To live self-reliantly raises the question, "How do we obtain Heavenly Father's help so that we have enough for our own needs and also enough to serve others?"
Fundamental to the principles of welfare is the payment of tithes and offerings.
"With the payment of tithes, we also learn to control our desires and appetites for the things of this world, to be honest in our dealings with our fellowmen, and to make sacrifices for others.
"As our faith grows, so will our desire to keep the commandment to pay fast offerings," Elder Hales said. "Freely giving allows us to follow the pattern of the Savior, who freely gave His life for all mankind."
Some of the most important welfare building blocks have to do with preparing for the future.
Three areas of preparation for the future include:
Budgeting for the future by making a spending and savings plan, carefully making and keeping a family or personal budget, reviewing the budget in a family council allowing children to learn and practice wise spending habits, and to participate in planning and saving for the future.
Education for the future by earning educational degrees or vocational training and finding gainful employment. Work hard to become a valued, essential part of the organization. For those seeking employment, "This is an opportunity to rely on the Lord, to grow, and to be strengthened. If you are seeking a new job, increase your faith in the Lord's desire and power to bless you."
If necessary, change lifestyles, and possibly the place of residence, to live within your means. Above all, express your gratitude in prayer for all that has been given to you.
Spiritual preparation for rainy days. This comes by keeping the commandments, praying, reading the scriptures, and relying upon the Holy Ghost. "By our obedience we store up the faith we need to meet the vicissitudes and challenges of life.
"Keeping ourselves unspotted from the world — being 'good' in this way — we are able to do good for our brothers and sisters throughout the world, both temporally and spiritually."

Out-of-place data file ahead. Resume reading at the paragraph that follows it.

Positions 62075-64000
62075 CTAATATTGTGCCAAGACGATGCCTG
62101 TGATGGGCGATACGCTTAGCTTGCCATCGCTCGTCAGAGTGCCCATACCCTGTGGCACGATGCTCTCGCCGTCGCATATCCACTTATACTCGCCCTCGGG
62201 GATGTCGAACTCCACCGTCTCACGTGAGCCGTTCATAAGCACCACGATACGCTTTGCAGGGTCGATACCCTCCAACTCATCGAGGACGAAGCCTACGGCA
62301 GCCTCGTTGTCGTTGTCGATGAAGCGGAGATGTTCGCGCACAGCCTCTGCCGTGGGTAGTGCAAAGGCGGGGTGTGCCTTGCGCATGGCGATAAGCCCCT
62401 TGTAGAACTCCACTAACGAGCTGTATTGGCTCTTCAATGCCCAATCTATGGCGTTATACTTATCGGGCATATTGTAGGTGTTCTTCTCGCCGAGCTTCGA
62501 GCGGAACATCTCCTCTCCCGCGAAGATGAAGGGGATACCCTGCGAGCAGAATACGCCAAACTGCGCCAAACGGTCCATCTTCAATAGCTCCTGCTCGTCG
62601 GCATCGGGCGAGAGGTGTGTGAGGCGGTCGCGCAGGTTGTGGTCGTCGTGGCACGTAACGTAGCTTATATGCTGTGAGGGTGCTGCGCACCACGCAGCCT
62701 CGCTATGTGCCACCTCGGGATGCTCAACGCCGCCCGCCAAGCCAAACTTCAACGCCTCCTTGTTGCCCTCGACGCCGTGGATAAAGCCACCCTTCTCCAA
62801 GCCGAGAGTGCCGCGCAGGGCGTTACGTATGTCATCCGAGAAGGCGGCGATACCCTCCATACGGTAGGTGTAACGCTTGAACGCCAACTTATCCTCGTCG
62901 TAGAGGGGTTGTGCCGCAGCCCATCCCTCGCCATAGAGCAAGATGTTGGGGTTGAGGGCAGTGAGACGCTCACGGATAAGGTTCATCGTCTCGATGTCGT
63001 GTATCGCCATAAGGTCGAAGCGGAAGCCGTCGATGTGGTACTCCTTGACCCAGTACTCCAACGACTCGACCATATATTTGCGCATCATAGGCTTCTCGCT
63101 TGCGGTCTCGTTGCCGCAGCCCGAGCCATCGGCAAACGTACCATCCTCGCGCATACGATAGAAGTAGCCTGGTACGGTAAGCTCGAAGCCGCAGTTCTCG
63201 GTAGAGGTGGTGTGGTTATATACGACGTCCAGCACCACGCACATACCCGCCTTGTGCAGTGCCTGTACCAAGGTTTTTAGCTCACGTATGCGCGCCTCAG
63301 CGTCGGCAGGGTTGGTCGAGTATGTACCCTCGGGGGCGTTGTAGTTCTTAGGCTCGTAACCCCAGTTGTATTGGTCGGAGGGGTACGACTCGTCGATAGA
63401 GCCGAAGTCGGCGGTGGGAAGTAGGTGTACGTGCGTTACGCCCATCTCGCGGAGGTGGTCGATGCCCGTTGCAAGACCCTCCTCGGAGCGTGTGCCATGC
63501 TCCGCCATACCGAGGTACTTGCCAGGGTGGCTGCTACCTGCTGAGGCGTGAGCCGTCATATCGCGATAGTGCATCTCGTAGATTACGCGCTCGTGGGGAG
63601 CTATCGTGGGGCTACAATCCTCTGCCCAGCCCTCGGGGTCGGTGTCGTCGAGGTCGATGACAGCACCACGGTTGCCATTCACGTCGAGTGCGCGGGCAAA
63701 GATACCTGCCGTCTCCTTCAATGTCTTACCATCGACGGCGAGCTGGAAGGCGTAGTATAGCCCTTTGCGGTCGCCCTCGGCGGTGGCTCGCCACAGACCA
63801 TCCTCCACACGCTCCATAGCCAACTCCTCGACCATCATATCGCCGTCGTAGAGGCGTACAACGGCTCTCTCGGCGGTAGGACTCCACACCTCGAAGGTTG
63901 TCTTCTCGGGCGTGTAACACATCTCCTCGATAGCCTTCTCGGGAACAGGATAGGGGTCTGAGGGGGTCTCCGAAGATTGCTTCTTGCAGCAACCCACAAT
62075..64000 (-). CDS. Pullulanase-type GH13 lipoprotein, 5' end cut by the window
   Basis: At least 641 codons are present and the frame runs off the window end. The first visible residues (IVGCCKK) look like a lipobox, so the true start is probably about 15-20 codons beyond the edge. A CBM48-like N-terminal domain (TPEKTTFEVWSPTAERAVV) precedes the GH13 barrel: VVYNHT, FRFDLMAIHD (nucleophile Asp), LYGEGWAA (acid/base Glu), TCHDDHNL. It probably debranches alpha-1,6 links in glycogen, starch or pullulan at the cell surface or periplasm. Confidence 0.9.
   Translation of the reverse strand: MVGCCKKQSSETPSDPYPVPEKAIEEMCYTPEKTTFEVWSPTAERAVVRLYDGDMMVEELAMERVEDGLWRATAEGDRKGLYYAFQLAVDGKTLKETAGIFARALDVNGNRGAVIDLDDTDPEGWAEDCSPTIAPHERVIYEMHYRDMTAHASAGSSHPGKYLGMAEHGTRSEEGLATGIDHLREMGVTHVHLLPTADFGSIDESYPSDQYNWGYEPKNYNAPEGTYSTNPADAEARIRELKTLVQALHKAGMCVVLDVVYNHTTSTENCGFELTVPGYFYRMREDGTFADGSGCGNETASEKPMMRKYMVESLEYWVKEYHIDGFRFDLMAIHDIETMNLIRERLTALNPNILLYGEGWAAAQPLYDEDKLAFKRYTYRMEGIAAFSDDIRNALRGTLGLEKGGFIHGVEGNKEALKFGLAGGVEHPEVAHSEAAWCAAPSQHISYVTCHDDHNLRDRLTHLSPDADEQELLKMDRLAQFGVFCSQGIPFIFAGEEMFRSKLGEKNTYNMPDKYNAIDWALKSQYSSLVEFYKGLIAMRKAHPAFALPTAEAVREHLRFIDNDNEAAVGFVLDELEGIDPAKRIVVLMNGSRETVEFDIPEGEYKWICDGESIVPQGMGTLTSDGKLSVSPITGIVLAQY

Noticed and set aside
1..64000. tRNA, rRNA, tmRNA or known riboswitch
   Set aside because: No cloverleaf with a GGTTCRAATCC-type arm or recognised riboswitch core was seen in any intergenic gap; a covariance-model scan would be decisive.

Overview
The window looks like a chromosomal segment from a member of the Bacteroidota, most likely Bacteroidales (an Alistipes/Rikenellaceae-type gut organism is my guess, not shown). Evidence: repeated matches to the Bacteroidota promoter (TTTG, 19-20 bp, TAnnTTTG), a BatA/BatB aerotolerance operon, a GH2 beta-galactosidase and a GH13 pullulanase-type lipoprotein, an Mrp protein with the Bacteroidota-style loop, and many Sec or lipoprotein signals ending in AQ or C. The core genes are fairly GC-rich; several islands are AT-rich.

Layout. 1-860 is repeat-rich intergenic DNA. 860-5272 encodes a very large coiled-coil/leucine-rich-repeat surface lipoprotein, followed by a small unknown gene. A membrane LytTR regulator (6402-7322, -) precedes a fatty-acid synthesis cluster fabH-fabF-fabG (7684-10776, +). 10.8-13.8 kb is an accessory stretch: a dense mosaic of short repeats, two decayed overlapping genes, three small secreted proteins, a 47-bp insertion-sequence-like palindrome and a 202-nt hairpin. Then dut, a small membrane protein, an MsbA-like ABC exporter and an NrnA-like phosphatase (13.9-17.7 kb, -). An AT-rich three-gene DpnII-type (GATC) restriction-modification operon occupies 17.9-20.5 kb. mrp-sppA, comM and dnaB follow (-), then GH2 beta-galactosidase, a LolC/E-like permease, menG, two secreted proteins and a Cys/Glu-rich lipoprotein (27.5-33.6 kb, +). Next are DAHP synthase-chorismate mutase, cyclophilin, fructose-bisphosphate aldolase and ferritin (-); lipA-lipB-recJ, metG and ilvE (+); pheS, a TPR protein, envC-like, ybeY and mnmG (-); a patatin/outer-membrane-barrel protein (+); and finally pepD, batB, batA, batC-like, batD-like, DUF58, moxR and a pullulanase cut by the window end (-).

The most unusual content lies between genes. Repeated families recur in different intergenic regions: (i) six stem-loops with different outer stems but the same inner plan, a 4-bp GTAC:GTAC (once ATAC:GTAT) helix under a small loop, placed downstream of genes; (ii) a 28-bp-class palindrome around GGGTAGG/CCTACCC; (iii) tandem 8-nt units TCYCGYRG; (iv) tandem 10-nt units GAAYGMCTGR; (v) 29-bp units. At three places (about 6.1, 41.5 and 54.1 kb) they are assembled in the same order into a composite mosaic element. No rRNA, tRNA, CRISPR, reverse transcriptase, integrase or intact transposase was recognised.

Wow, I just realized how long it's been since I've really posted here. We've been so busy lately. #1 priority has been decisions about Alyssa's schooling next year. She has decided to go to Open High School Utah, although "go" may not be the appropriate terminology. It's an online high school where we get to skype conference and use online lessons rather than go to a brick and morter school. She'll be able to get a degree and also take concurrent credits online via the college. Exciting but definitely a big step for us. I think it will be great though. My friend and I went to a board meeting last week and we were both very impressed by what we saw. The board members are all working hard to get it going and they all seemed like wonderful people. I have confidence that they will turn out a thorough program with a value system that is important to us. They will offer the core classes this year and the rest of the classes will come from BYU. #2 is deciding what to do for the boys. We have enjoyed the K12 online route but I feel like I am lacking in some of the things I'm teaching through K12. We may cut it down and do our own math this year. I LOVE teaching textbooks and although they're expensive, they're worth every dime. They want to do an engineering class and I don't know a thing about that so we're going to try to find a teacher for co-op who is willing. Besides their regular classes they have their orchestra instruments, Spanish, and Latin. #3 is still trying to figure out the gluten free thing. Ana is doing much better since we figured out the celiac. Alyssa really wanted good whole wheat bread the other day and it started me craving also. We just can't do it here because of the crumb and dust factor. Ana also has a lump near her eye. We need to schedule a surgery and get it taken out. That's kind of scary but the dr. said that it should be benign since it hasn't grown much. We're hoping for the best on that. #4 is exercise. I've been gone for 2 hours a day at the gym. It's worth it, I feel great, but it definitely takes a lot of time out of the day. Twice a week the kids come with me and we all go swimming. #5-200, just the normal everyday stuff that keeps us busy...spring has sprung, we're planting our garden veggies and trees, keeping up with the new Nigerian Dwarf goats, and trying to get the yard in order. Now off to bed so we can get a great start to the day.